Environment: Current Problems

Climate Change


July 15, 2020


BC

Bill 17 Clean Energy Act ignores First Nations

The amendment of Bill 17, proposed in June, raises alarming concerns that the NDP government has no intention of honouring the principles of the United Nations’ Declaration on the Rights of Indigenous Peoples (UNDRIP), despite proclaiming it to be a cornerstone of its mandate. Many of the UNDRIP principles speak to the importance of consent from First Nations when changing laws in ways that are directly and materially detrimental to First Nations and Indigenous peoples, as is the case with Bill 17.
Bill 17 directly threatens Tŝilhqot’in clean energy aspirations as captured in the Tŝilhqot’in Nation Clean Energy Plan, currently under review. That plan would see the Tŝilhqot’in become not only self-sufficient in the production of clean energy, but a net contributor to clean energy in BC. Bill 17 represents a direct threat to the future of that program and the clean energy independent power projects that have had such positive impacts for First Nations and regional economies.

The Tŝilhqot’in Nation has been actively involved in the Ministry of Energy, Mines and Petroleum Resources’ Comprehensive Review of BC Hydro, which contains many progressive ideas which, if intelligently implemented, would have positive impacts on energy policy benefiting all British Columbians. The changes contained in Bill 17 have never been raised during these engagements and these changes diminish the progressive ideas discussed in that review. It is disconcerting to realize that while this government was “consulting” on BC Hydro’s future, Bill 17 was secretly being developed.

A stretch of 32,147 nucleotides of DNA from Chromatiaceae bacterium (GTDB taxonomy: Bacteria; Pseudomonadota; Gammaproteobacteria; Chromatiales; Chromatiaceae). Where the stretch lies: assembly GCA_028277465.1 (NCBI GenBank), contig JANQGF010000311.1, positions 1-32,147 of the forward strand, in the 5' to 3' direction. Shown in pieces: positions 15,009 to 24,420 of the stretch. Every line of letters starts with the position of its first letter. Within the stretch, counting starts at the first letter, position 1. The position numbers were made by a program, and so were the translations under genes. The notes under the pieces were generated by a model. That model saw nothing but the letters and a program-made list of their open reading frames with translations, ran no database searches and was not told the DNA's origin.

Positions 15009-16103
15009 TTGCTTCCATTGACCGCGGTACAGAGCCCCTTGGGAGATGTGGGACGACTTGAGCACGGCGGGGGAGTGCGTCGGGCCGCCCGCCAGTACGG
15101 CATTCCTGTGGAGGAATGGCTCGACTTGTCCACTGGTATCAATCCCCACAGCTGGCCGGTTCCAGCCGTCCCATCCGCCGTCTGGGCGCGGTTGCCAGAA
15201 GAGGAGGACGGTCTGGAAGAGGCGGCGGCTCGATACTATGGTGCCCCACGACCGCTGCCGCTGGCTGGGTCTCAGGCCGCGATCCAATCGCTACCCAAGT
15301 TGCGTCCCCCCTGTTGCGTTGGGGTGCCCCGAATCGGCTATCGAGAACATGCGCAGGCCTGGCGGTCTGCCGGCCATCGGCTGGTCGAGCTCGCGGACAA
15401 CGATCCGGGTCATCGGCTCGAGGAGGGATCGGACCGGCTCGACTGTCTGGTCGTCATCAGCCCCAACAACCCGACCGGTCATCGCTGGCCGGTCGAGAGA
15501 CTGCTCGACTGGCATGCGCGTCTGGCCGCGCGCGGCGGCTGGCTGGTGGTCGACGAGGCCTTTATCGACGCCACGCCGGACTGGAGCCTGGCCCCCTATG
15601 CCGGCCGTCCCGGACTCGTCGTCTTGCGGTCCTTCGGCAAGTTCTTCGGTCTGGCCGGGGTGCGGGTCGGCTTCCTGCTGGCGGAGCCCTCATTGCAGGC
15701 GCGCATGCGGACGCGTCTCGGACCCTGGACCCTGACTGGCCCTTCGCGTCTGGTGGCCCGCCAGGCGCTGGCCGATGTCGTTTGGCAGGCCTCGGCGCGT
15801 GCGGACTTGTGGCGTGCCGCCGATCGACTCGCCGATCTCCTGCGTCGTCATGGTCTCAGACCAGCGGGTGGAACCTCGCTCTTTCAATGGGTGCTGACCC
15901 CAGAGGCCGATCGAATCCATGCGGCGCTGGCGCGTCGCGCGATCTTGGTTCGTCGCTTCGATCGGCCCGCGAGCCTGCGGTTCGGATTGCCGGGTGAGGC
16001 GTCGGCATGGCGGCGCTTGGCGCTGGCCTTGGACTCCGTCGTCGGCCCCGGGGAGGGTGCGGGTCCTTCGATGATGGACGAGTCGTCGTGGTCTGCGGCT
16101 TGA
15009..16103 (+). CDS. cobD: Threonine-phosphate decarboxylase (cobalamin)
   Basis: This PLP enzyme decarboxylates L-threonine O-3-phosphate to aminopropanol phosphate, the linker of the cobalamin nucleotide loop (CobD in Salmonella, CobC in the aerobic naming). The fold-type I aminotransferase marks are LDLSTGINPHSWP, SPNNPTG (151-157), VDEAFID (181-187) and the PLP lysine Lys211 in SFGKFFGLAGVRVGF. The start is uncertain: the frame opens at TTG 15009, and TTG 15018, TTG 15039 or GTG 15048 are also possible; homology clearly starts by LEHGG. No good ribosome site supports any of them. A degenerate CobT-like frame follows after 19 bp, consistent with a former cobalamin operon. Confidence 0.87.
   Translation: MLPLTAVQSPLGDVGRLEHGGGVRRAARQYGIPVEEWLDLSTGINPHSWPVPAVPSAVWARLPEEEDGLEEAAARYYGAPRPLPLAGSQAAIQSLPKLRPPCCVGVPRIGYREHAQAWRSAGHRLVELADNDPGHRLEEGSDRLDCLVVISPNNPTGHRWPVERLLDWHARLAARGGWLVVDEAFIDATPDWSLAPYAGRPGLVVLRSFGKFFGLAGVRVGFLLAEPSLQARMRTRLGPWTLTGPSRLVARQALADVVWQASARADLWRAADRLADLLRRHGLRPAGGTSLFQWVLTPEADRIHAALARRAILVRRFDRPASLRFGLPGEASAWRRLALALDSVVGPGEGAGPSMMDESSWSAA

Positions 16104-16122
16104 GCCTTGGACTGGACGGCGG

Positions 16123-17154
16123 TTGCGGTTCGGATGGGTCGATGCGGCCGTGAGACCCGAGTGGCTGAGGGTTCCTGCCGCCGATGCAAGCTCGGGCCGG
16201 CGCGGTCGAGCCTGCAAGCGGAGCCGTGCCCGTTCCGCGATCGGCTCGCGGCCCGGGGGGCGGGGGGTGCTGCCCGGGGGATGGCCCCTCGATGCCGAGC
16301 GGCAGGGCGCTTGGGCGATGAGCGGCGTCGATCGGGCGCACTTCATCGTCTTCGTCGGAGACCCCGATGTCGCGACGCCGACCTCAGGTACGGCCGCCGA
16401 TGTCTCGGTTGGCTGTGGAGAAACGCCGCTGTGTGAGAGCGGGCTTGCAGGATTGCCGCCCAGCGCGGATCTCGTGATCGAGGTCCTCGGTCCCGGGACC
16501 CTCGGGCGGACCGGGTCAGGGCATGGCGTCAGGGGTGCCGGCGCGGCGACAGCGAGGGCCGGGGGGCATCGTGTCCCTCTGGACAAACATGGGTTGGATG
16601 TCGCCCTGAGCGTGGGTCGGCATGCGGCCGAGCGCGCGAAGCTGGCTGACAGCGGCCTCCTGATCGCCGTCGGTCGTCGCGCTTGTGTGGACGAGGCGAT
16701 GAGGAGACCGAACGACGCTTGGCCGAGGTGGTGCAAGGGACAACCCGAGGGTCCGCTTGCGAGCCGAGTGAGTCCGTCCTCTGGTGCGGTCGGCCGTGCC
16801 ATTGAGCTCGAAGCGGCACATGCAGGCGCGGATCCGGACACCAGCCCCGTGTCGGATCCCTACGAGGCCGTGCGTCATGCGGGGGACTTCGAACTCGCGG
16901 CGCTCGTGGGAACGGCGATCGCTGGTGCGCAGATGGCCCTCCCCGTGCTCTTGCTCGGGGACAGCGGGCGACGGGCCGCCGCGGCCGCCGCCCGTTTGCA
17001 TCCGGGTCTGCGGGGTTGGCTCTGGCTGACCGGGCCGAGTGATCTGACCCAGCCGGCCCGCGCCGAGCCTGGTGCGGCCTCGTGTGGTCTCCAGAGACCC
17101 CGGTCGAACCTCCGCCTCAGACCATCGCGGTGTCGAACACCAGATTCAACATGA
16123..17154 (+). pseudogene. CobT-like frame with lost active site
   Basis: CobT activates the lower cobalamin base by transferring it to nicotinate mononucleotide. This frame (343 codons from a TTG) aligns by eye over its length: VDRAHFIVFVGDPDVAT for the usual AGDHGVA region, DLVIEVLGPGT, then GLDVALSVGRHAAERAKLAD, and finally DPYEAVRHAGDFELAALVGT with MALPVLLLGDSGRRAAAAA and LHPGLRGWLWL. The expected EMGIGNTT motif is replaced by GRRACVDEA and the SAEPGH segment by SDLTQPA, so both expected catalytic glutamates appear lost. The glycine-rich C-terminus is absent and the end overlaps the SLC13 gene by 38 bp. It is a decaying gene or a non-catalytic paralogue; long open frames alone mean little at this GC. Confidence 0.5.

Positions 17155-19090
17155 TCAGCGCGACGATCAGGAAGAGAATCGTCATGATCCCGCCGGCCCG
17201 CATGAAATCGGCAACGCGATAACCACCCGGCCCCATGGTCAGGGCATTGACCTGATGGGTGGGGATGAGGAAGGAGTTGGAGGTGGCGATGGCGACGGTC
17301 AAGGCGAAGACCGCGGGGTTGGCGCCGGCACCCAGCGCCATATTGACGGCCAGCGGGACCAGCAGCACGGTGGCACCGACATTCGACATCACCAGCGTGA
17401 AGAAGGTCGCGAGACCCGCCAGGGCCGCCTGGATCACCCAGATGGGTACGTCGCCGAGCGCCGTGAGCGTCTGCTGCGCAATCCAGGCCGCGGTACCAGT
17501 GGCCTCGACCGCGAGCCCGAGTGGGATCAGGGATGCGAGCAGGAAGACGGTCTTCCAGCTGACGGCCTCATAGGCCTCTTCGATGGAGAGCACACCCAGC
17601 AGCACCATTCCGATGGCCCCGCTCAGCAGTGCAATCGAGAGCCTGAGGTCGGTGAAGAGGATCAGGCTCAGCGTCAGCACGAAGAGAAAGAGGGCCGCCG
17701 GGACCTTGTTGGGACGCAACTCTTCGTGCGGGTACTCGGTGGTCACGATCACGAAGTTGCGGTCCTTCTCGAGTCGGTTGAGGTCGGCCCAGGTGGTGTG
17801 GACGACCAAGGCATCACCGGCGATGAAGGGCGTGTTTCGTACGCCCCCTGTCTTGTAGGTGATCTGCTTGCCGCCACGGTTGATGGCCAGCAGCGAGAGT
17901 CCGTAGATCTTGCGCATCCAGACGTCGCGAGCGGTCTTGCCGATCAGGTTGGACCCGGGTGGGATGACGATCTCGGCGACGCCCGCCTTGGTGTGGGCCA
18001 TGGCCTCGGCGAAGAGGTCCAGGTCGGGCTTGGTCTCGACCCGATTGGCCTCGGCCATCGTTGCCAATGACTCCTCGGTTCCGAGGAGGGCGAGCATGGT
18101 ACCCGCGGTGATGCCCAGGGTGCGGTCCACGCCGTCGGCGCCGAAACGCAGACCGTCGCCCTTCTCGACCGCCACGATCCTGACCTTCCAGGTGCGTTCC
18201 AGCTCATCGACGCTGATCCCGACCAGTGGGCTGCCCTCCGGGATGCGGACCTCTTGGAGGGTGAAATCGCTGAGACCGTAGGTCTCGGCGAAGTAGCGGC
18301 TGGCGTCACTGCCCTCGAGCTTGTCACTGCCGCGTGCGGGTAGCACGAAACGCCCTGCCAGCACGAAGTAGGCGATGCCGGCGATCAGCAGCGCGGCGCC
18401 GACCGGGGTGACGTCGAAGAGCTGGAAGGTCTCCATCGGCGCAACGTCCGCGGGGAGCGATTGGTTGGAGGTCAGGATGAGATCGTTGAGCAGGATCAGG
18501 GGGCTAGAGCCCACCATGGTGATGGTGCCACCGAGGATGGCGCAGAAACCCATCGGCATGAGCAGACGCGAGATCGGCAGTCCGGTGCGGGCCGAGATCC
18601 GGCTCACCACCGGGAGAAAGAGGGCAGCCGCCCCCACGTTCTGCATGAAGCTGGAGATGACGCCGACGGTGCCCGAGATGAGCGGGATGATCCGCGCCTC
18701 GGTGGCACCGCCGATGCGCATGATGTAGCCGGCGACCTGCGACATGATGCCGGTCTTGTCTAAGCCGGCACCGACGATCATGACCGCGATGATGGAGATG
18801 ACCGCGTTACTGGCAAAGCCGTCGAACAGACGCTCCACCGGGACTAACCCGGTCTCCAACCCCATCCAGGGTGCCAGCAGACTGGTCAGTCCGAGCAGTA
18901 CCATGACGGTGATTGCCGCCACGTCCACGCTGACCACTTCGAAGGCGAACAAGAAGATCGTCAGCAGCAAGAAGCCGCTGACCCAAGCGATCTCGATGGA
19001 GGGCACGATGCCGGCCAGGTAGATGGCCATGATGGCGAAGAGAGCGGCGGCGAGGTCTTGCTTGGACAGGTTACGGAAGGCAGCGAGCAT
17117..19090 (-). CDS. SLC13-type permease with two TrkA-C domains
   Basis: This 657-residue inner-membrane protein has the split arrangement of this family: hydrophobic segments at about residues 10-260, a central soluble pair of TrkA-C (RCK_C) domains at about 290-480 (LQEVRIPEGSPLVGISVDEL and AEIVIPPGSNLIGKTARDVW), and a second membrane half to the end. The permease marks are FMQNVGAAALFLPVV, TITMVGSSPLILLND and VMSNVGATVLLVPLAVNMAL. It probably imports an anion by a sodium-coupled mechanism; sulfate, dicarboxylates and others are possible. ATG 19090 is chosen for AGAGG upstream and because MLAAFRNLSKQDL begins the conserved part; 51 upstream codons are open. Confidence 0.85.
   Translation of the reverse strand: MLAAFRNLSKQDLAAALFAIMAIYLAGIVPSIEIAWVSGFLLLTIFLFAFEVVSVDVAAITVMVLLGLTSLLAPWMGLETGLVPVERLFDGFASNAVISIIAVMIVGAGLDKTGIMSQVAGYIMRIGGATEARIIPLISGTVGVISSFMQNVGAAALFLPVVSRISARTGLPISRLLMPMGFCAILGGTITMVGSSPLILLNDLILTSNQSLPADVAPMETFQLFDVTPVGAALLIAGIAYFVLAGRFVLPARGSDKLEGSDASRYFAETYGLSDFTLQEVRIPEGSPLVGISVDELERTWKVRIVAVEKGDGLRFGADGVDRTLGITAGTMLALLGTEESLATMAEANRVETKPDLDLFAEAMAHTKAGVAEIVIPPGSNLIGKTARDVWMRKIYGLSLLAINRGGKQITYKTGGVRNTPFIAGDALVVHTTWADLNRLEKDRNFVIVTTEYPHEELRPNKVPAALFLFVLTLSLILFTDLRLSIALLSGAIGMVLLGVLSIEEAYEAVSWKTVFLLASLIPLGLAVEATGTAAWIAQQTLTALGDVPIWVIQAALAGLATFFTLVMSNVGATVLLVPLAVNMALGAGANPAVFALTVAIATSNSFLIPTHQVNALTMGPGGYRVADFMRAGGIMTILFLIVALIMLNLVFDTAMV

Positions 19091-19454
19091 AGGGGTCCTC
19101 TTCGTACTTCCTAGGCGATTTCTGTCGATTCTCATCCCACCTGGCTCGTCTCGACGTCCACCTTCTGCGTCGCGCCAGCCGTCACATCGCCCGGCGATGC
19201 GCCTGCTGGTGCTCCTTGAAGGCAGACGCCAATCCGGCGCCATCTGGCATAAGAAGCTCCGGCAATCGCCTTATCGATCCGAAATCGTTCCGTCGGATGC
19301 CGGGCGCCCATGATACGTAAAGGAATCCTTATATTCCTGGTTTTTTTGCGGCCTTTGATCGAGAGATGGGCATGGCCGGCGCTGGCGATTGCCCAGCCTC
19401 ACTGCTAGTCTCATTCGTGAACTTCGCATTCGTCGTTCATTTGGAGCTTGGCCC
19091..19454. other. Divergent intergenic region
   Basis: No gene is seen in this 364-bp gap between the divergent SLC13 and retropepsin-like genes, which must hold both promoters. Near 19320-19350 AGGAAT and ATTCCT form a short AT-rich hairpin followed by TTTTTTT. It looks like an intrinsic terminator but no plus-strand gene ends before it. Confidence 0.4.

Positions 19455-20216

Bill 17 would introduce a poorly conceived policy detrimental to regional economies and CleanBC targets, as well as the economic and self-sufficiency aspirations of First Nations in this province. The government’s myopic focus on the single priority of ‘affordability’ has blinded it to the ramifications this Bill has for many other government priorities. On the altar of ‘affordability’ would be sacrificed: Reconciliation, First Nations’ economic and governance aspirations, regional economic development opportunities, the energy self-sufficiency we enjoy in BC, clean energy and the NDP’s much touted environmental goals.
http://nationtalk.ca/story/tsilhqotin-nation-stands-with-nuu-chah-nulth-and-other-first-nations-in-bc-in-calling-on-the-ndp-government-to-table-bill-17


November 3, 2017


AB, BC, Fed. Govt., MB, NB, NL, NS, NT, NU, ON, PE, QC, SK, YT

Canadian Council of Ministers of the Envronment must include Indigenous views

Assembly of First Nations – First Nations must be full participants in all meetings of Canadian Council of Ministers of the Environment (CCME) to ensure their voices are heard in environmental and climate change solutions.

“Reconciliation has to include respect for our Elder’s traditional knowledge and our understanding of the lands and waters, the animals and plant life. We have a central role to play in lawmaking in this area, and we have responsibilities to safeguard our traditional territories and our people. We hold valuable knowledge that can help everyone in maintaining a healthy environment for all our children.” The AFN has created the Advisory Committee on Climate Action and the Environment (ACCAE) and is currently establishing a network of climate coordinators across Canada. The Assembly is also working with First Nations Elders on the development of an Indigenous Knowledge policy that would support federal efforts to better respond to the impacts of climate change and other environment issues.